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Internet of Things makes the world your home

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The Internet of Things (IoT) may have started in the home with devices like smart thermostats but must bridge the interior with the outside world through integrated services to reach its full potential. With the smartphone becoming the primary portal into the IoT for most individuals, it is clear that mobile access must be supported wherever people are and not just indoors. Many emerging IoT services, such as eHealth, will be delivered via the smartphone and devices tethered to it, which again will only yield the full benefits given ubiquitous access. In addition many elements of emerging smart cities will interact and overlap with the smart home, driving services and networks that embrace all connected objects wherever they are.

For all of this to happen there has to be a common environment for IoT services enabling all the devices to be discovered, interact, be managed and monitored, with ability to extract data from them as required. As a specialist in operating platforms for entertainment and the smart home, SoftAtHome has long been aware of the need for a common framework for IoT. We have developed our SOP software as a hardware independent platform for delivering and storing digital entertainment in the home as well as controlling smart services like home security, and we have been extending this to the IoT. But in the absence of mature standards, we have kept the CPE decoupled from the network and the cloud, while drawing inspiration from the three principle frameworks evolving for the IoT, ensuring we are aligned with them.

We should note here that in the IoT arena, standards fall into four distinct layers. At the bottom is the physical access layer where the focus in on optimizing existing protocols such as Bluetooth, Wi-Fi, Zigbee and Z-Wave for IoT services. Above this is the network layer covering access to the Internet through the TCP/IP protocol stack, with a focus on message based connectivity management through the two-way Web Socket protocol for example, which emerged with HTML5.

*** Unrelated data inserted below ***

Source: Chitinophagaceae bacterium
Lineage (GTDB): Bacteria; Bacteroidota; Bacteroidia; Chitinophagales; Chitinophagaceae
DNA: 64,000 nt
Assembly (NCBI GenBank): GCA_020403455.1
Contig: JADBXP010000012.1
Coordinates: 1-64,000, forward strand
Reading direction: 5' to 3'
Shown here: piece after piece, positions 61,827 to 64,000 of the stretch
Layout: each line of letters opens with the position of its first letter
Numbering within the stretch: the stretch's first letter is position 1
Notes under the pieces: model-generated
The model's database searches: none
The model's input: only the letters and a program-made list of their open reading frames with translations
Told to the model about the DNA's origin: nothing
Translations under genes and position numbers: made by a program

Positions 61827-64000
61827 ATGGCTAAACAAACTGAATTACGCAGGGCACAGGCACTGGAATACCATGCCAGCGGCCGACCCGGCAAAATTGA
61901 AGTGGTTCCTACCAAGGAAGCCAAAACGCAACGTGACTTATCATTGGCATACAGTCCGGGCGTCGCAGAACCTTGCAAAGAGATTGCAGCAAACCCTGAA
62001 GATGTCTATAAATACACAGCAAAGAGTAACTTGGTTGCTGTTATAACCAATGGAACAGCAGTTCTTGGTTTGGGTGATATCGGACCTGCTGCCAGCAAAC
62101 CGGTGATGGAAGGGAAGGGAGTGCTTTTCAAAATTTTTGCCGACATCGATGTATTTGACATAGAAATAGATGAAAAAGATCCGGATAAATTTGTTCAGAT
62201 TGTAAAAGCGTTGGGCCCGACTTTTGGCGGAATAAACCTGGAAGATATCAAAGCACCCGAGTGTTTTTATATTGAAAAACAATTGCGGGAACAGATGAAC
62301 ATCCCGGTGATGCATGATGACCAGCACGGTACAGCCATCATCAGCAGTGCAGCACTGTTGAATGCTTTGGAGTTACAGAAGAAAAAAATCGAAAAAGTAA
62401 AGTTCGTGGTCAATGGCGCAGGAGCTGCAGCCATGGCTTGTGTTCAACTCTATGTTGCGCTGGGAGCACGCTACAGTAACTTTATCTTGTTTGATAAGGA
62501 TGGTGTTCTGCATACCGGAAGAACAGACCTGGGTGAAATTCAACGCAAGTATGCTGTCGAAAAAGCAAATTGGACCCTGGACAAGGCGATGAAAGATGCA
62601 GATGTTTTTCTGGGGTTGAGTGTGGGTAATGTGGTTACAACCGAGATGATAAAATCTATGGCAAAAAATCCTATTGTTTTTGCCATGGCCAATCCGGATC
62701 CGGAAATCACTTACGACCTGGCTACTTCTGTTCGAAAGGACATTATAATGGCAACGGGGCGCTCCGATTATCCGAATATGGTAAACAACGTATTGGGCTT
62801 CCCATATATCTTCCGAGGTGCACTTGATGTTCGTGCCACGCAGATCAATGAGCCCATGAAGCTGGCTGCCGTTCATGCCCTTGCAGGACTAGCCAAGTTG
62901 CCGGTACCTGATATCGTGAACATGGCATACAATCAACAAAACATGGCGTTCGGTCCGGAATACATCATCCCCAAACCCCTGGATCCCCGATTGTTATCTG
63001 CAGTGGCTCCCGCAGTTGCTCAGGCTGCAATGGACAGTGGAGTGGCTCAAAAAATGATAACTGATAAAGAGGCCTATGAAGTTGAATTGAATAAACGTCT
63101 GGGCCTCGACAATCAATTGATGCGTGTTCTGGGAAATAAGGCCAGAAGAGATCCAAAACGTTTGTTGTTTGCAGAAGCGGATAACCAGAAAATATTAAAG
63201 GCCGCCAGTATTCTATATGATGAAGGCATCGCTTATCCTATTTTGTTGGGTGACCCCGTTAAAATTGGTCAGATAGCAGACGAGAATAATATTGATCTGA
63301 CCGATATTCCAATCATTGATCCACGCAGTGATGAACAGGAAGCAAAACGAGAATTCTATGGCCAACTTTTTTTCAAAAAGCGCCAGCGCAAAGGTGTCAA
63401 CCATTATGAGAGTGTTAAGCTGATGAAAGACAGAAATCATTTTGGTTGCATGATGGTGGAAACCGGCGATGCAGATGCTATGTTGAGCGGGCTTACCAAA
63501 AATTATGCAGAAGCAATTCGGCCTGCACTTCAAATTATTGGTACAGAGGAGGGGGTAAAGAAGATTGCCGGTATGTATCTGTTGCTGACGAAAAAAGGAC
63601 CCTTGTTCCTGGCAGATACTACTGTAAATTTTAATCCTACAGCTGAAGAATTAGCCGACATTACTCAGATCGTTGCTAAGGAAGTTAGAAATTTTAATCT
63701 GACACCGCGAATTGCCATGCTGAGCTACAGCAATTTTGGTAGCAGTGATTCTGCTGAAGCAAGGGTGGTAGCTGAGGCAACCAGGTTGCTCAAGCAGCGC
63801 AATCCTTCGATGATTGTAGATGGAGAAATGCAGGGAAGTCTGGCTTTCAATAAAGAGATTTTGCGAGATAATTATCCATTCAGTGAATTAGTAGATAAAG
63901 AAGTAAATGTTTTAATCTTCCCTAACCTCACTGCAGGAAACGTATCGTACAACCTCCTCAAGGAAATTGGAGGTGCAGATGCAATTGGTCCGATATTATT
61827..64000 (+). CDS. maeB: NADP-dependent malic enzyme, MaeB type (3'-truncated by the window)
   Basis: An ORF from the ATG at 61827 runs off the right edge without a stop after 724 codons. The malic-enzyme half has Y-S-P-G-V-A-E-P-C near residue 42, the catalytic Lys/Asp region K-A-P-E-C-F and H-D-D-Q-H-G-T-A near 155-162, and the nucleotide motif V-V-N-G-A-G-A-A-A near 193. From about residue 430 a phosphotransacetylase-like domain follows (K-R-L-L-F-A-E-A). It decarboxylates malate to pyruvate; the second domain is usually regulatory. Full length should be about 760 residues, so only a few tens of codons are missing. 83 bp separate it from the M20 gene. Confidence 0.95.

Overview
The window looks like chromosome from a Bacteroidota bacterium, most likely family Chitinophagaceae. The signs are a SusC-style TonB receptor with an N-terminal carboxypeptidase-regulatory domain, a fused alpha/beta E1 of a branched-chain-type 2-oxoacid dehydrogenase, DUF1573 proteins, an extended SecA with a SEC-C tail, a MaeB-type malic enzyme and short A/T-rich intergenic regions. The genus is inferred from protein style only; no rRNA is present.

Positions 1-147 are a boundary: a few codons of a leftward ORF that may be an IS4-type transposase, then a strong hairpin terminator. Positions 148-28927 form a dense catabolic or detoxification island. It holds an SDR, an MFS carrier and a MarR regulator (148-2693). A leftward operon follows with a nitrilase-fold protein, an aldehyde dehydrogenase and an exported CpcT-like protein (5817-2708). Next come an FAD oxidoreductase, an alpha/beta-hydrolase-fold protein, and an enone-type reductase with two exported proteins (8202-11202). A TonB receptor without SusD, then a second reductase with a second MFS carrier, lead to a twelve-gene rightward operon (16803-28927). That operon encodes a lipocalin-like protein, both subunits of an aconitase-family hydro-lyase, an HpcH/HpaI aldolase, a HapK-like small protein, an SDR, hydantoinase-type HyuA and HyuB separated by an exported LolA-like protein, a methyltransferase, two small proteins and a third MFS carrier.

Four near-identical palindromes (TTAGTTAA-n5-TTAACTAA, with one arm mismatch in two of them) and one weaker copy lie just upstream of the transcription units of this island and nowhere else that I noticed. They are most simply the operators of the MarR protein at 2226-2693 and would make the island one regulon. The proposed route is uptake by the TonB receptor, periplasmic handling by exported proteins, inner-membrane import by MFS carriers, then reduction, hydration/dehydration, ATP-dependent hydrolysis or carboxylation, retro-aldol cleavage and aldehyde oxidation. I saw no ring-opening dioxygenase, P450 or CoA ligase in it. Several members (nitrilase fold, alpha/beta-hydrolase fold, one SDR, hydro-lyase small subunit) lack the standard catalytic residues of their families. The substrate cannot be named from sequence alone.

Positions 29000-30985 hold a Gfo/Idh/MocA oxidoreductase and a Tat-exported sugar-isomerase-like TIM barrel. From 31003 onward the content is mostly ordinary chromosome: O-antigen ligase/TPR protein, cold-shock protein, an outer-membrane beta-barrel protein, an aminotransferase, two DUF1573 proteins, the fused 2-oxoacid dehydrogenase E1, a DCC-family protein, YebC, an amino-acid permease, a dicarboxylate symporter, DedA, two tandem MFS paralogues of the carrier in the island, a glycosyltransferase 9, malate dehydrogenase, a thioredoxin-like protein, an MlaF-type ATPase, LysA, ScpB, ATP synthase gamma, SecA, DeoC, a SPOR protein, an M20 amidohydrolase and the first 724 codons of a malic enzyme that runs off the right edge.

Next up is the part most specific to IoT, the enabling service layer or framework within which all devices interoperate and exchange data. Fourthly, at the top is the application layer, where standards are being developed by bodies such as IETF, OASIS, OMA, and W3C, but these are not confined just to IoT services.

When the subject of IoT standards arises it is usually in the context of the second layer from the top, the service enabling framework. Here there are three main initiatives, all of which SoftAtHome is following closely. Unlike in some sectors, the three groups are not in total opposition since there are some members common to two or more, like Microsoft and Qualcomm, with growing compatibility between them. One, the Open Connectivity Foundation (OCF), is taking a more traditional approach by defining specific standards for IoT services, although it is now also engaging with an open source project called IoTivity, which includes a reference implementation of the specifications available under the Apache Software Foundation license.

The second group, the AllSeen Alliance, has a very similar mission to build a scalable framework for expanding IoT services but with a focus on interconnecting with existing environments rather than developing new standards. It is doing this through an open source project as part of the Linux Foundation, developing a secure and programmable framework called AllJoyn within which software developers and IoT device makers can create interoperable projects that can discover, connect and interact directly with nearby systems, independent of the transport layer or platform.

Then the third major IoT standards project is the oneM2M initiative launched by ETSI in 2012, whose first complete set of specifications under Release 1 was published in March 2016. This is significant because it enjoys the backing of the mobile operator community as a “super standard” for all IoT activities, also embracing elements of OCF’s IoTivity as the device discovery and control framework. It is essentially a common M2M or IoT service layer that can be embedded within hardware and software components so that they can interact with a server at the application level.

All three groups have fast growing memberships including all the major players between them except Google, Amazon and Apple, which have their own ecosystems for commercial reasons. It is all the more important that all other players combine their resources as effectively and selflessly as possible and they are doing that, with growing synergy and collaboration between the groups. Now OCF’s Allseen devices are compatible with Iotivity for example, following release of a bridge by Microsoft, a key member of both groups, in April 2016 as part of its Windows 10 Anniversary Update, the first major revision to the OS.

Such developments will accelerate IoT deployments and we see standards in general as absolutely critical for development of solutions that are scalable, future proof and fully interoperable. As a result SoftAtHome will continue to work closely with all three groups and incorporate appropriate elements within our SOP platform.

Photo: SoftAtHome illustrates what it thinks the home will look like in the IoT era


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